Why do the Meek have need of True Humility?

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There exists evidence, however, that meekness can be associated with professional success. In this respect, we see a well respected football coach, Tony Dungy, who has quality of meekness succeed in an industry — National Football League (NFL) — where ‘Rah Rah’ arrogance, which need not necessarily be regarded as evil, sinful, or bad is celebrated. Guess meekness really is not that much of a drawback if you are good at what you do, and ability is regarded as robust substitute for arrogance.

If arrogance is valued, but ability devoid of arrogance is not, we arrive at a society that promotes bad behaviors as ends in of themselves.

Suppose a Senator helps craft a bill that celebrates equality of all within a country. In interactions with those whom the bill benefits, however, the Senator is seen to lack capacity for relating with such persons as equals in intrinsic worth. It perhaps is the case that the Senator ‘talks down’ to the people. The Senator means well, but has yet to acquire virtue of meekness. This does not necessarily imply the Senator is a pretender. Rather, can indicate the Senator has yet to arrive at either of the self reflection or self awareness, which reveals absence of virtue of meekness, and importance of acquisition of the virtue.

Doing good does not imply presence of virtue of meekness.

No one arrives at meekness by accident. Meekness is arrived at in context of consciousness of importance of the virtue.

A meek football or soccer coach does not refuse to alter his strategies, merely because sticking to his guns and succeeding brings most of the praise for team success to himself, the coach, as opposed to the players.

Post his term as coach of Manchester United, Sir Alex Ferguson admits that until he was willing to accept that his success could depend on allowing room for his assistant coaches to influence team outcomes, that he struggled to be successful. Upon arrival at said release in his mind, his outcomes altered, and he began to win consistently. The economics of it? By observing his players in context of practices run by his assistants, Sir Ferguson arrived at broad insights in respect of either of individual players or the entire team — insights he likely would have missed had he continued to run practices himself.

The meekness of willingness to share the glory with his assistants transformed Sir Alex Ferguson into a consistent winner.

It is evident that Sir Ferguson demanded meekness from his soccer players. With all of the star players that starred at Manchester United — David Beckham, Ronaldo, Rooney, Andy Cole, Eric Cantona, Ferdinand etc. — there never was a sense that there was any prima donna on any of those teams. But then, only a meek coach — a coach willing to share the glory — is able to demand same sort of meekness from his players.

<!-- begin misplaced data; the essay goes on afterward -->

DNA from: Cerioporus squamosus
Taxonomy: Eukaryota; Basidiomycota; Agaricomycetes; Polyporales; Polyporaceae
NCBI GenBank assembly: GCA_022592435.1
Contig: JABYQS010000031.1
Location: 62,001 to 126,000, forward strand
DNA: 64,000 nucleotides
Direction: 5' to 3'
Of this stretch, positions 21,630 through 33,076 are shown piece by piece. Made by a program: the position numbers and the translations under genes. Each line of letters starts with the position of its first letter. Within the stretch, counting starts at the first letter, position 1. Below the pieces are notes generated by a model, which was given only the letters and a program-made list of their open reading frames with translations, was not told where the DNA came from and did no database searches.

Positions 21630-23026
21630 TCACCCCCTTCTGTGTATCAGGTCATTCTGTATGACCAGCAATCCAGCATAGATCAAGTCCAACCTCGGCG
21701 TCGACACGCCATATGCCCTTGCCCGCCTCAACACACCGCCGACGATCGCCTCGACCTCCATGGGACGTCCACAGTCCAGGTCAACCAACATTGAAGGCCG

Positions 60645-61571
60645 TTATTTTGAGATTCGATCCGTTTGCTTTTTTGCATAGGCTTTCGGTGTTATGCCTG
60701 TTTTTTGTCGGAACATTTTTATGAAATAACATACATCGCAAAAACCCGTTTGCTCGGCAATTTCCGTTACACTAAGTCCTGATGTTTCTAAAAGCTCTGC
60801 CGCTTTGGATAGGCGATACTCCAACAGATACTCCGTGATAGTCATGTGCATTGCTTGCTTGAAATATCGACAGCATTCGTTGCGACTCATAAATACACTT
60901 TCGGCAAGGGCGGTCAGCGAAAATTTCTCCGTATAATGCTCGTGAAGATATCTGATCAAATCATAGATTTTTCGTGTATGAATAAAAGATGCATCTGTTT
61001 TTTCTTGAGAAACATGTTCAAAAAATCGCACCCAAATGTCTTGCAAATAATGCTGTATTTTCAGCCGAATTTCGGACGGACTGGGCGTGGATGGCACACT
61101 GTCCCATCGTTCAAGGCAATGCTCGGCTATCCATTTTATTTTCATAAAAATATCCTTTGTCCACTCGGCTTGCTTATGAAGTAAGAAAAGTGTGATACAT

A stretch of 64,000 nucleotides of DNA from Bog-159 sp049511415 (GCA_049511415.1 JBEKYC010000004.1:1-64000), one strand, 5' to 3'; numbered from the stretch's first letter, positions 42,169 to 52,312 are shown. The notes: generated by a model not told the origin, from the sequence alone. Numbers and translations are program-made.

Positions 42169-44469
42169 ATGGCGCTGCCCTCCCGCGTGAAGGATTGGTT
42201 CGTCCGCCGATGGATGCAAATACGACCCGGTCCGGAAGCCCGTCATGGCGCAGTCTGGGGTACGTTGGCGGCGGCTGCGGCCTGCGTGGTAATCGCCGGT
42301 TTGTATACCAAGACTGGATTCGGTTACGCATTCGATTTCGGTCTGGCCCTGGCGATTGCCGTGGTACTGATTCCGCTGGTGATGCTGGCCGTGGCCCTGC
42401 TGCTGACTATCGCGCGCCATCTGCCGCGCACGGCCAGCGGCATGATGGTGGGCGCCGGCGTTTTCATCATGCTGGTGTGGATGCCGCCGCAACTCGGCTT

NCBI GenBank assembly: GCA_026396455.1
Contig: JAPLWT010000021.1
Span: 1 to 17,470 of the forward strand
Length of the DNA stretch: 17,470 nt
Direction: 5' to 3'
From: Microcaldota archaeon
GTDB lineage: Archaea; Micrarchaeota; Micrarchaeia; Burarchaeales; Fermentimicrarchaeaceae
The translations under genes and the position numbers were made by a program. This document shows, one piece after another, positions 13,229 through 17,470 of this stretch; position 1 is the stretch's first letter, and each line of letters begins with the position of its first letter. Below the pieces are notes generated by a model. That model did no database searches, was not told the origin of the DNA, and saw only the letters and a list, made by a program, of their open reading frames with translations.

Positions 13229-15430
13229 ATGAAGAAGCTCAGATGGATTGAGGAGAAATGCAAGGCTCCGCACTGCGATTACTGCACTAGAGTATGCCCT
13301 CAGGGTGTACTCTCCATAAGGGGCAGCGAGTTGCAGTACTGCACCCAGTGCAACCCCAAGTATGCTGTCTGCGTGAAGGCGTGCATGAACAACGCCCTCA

Meekness celebrates and makes use of a dependence on others that is natural and rational.

A man may prostrate on the ground in context of a customary posture for greetings, but yet in his heart, he may in reality consider himself to be standing.

In American parlance, this is tantamount to a face to face ‘good to see you’ that is followed by a private after the fact mutter of ‘arsehole’.

If people do not treat each other as equals in intrinsic worth, rationality induces comparisons not with oneself, but with others. In absence of meekness then, it is natural and rational that people default to measuring themselves in relation to others.

In presence of meekness, all are equal in intrinsic worth, with outcome it becomes necessary, rational, and healthy for a person to measure progress in relation only to himself or herself. We arrive then at demand for true humility.

If one is to love others as oneself, every love given to others is replicated in the self. True humility is to the self what meekness is to the other that is loved.

Sprinters attest to robustness of essence of true humility. Only sprinters who focus on outdoing their own personal bests ever become world class sprinters or champions.

God resists the proud (those who look down on others), but He gives grace (power for becoming better) to the truly humble (because only the meek have capacity for true humility) — 1 Peter 5:5.

Truly humble yourself under the mighty hand of God, and in due course He will exalt you (make you better) — 1 Peter 5:6.

The meek (those who treat their neighbors as equal in intrinsic worth) inherit the earth (because only the truly humble are able to better circumstances of life on earth)— Matthew 5:5.

Arrogance plus rivalry may work for you. Still, I believe meekness plus true humility not only works better, but makes for a more progressive (effect of true humility) and peaceful (effect of meekness) society for you and I.

Written by

Educator and Researcher, Believer in Spirituality, Life is serious business, but we all are pilgrims so I write about important stuff with empathy and ethos

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